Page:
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M&A in Finland: Ilmarinen merges with Etera

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Ilmarinen is to become the largest property investor and second-largest pension provider in Finland when it merges with Etera

Key points

  • The merged Ilmarinen and Etera will manage around €45bn
  • The new entity will follow Ilmarinen’s asset allocation 
  • Cuts in external managers are likely
  • Real asset exposure will continue to increase

Ilmarinen, Finland’s second-largest private sector earnings-related pension provider is to merge with its smaller rival, Etera, in January 2018. Timo Ritakallio, Ilmarinen’s CEO, is leading the merger of the two firms until he moves on to become the CEO of OP Bank next March.

Ilmarinen’s €38.9bn assets and Etera’s €6.2bn will be combined into a single portfolio from January 2018. Asset class exposure from then on will be dictated by Ilmarinen’s existing investment strategy. 

“The central task now is to transfer investment data into one system and then modify the whole portfolio so that it will comply with Ilmarinen’s investment strategy,” Ritakallio says. Ilmarinen is using a global consultancy to integrate the data systems of the two businesses, he adds.

With the merger, Ilmarinen’s assets are nearly at the level of Finland’s largest institutional investor, the €45.4bn mutual pension insurer Varma. In terms of members, Ilmarinen will become the largest mutual pension insurance company in the country with more than 675,000 insured.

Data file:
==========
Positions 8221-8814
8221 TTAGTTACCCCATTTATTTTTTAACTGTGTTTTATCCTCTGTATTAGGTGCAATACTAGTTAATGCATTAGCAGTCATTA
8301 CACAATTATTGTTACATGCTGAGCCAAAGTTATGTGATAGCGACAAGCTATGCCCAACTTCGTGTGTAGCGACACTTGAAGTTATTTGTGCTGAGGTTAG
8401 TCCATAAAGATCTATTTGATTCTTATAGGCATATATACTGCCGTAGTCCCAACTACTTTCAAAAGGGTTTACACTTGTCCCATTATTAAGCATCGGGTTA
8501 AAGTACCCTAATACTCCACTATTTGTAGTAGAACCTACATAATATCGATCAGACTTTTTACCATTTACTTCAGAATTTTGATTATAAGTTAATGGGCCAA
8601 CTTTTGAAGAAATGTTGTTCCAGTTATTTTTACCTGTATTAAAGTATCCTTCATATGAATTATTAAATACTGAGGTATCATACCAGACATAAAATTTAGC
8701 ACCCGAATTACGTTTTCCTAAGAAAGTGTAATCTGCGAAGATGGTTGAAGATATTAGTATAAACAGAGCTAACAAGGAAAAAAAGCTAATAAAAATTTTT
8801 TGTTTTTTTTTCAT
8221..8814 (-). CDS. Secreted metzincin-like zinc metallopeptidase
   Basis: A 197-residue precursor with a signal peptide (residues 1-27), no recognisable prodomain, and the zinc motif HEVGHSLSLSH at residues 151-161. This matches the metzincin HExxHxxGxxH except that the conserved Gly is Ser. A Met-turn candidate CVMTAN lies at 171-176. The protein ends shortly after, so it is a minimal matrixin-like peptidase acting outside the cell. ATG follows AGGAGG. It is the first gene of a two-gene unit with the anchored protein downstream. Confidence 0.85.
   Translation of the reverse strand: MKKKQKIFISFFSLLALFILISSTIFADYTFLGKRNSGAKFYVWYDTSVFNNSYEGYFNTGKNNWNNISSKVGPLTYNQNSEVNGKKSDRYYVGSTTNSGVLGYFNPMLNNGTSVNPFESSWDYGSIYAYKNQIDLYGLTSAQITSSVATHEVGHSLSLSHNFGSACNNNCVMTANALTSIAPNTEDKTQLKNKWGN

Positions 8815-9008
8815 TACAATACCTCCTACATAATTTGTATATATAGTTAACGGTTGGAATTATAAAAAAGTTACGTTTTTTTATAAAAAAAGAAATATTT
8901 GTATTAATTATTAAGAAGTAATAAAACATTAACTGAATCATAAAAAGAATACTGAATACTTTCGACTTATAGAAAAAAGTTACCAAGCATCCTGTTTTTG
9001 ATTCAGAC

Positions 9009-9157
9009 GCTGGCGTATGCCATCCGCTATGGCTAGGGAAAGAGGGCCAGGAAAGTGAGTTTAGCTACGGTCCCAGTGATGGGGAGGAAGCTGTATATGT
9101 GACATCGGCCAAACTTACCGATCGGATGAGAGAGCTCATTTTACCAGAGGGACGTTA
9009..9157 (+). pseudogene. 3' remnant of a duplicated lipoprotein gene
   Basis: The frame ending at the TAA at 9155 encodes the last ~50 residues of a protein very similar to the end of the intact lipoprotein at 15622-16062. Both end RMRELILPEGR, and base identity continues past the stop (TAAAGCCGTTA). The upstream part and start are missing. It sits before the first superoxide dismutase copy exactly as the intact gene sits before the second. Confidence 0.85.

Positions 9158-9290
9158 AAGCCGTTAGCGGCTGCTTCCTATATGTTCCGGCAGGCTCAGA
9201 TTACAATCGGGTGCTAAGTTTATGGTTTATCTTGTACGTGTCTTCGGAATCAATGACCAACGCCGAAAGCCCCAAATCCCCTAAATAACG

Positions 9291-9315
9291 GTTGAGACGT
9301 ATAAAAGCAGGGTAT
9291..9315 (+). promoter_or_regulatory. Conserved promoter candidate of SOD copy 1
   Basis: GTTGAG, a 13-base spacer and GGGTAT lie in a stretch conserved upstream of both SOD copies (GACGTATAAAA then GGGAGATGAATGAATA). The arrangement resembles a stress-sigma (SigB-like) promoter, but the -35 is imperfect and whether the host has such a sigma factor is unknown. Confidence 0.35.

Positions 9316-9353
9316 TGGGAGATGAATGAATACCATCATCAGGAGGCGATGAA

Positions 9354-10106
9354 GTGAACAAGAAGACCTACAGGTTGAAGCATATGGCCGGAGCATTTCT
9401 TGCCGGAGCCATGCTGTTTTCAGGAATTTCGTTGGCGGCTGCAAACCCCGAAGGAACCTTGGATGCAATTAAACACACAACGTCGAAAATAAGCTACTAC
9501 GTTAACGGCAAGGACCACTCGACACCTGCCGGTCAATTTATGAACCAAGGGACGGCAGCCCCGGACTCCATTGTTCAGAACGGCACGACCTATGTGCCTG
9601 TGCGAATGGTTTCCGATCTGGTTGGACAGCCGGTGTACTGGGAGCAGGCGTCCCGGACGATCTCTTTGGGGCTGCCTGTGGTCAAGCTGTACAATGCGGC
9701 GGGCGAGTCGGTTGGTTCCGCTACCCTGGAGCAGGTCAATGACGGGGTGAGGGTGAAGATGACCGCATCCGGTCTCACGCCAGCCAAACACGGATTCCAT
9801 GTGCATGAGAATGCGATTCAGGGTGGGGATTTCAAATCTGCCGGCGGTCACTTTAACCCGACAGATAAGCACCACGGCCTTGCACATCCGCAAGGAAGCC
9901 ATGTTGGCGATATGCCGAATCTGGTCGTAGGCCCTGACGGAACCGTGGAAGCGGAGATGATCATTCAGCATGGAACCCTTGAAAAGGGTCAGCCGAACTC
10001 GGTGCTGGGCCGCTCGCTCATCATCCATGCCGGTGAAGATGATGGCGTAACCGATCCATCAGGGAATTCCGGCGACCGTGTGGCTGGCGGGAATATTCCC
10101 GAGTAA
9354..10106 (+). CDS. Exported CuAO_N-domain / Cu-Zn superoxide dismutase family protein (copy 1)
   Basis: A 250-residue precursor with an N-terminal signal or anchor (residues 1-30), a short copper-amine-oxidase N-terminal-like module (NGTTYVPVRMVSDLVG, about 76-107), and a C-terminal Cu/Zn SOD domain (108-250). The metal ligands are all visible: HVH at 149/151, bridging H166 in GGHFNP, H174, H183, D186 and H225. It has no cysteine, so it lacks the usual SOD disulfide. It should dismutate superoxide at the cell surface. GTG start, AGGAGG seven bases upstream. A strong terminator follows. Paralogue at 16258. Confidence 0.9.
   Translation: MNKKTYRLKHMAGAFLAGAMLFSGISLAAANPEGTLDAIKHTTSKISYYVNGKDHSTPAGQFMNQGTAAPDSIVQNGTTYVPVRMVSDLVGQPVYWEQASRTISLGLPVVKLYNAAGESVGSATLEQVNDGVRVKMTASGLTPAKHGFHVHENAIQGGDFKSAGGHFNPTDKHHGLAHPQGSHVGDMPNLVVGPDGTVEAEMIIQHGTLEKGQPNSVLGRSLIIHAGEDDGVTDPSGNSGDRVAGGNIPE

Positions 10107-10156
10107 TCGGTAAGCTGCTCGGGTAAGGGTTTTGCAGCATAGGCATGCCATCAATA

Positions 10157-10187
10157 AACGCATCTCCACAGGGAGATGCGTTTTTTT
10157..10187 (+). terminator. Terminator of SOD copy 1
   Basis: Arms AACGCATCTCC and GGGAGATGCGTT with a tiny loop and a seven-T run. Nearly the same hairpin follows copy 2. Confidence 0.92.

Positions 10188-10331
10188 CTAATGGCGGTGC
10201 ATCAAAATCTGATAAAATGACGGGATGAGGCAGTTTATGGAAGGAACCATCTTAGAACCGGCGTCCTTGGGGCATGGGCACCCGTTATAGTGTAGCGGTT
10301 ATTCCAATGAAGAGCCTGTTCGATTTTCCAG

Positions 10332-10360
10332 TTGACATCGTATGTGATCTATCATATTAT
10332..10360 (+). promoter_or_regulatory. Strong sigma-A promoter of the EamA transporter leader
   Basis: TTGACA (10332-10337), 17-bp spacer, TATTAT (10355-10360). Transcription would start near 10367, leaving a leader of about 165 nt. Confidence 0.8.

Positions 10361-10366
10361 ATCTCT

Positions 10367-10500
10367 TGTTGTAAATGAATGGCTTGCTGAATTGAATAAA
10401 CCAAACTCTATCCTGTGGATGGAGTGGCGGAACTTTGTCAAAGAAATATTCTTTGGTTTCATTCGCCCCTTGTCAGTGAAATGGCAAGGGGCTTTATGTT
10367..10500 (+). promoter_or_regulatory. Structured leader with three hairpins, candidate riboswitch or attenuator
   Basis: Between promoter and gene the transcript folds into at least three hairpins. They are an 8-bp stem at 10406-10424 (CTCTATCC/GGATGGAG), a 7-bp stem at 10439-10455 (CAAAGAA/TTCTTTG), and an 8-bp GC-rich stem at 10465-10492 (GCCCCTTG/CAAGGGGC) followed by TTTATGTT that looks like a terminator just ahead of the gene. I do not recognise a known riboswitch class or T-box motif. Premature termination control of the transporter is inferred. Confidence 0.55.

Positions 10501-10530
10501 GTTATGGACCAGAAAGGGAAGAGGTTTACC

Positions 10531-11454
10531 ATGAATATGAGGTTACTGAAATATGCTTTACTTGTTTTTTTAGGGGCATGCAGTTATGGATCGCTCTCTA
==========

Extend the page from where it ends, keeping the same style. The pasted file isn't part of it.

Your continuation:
According to Ritakallio, Ilmarinen aims to save some €20m annually through the merger from the direct and indirect costs of its investment activities. “The measures that will be taken will be clarified over the coming months,” he says, noting that the post-merger management team will continue with just seven staff and the CEO.

As both Etera and Ilmarinen have seven-member management teams working under their CEOs, seven senior staff will lose their positions. In early November it was confirmed that Mikko Mursula, currently Ilmarinen’s CIO, will continue as executive director for investments at the combined entity. Stefan Björkman, Etera’s CEO, will serve as deputy CEO alongside Sini Kivihuhta, Ilmarinen’s existing deputy CEO. It is not clear who will take up Ritakallio’s own role as the CEO after he moves on to OP Bank in March.

“Although a person might no longer be part of the management team, they could still continue working at Ilmarinen in a less senior position, so the result of this reorganisation is not necessarily termination of their employment at the fund,” Ritakallio explains. 

Some other staff at Ilmarinen and Etera will also be terminated but no numbers have yet been published. 

ilmarinen merges with etera

Ritakallio implies that the merger is likely to also mean fewer external managers will be needed.

“It is good to remember that at Ilmarinen the proportion of assets managed in-house has been clearly higher than at Etera. There are no plans to change this way of functioning at this stage,” he says.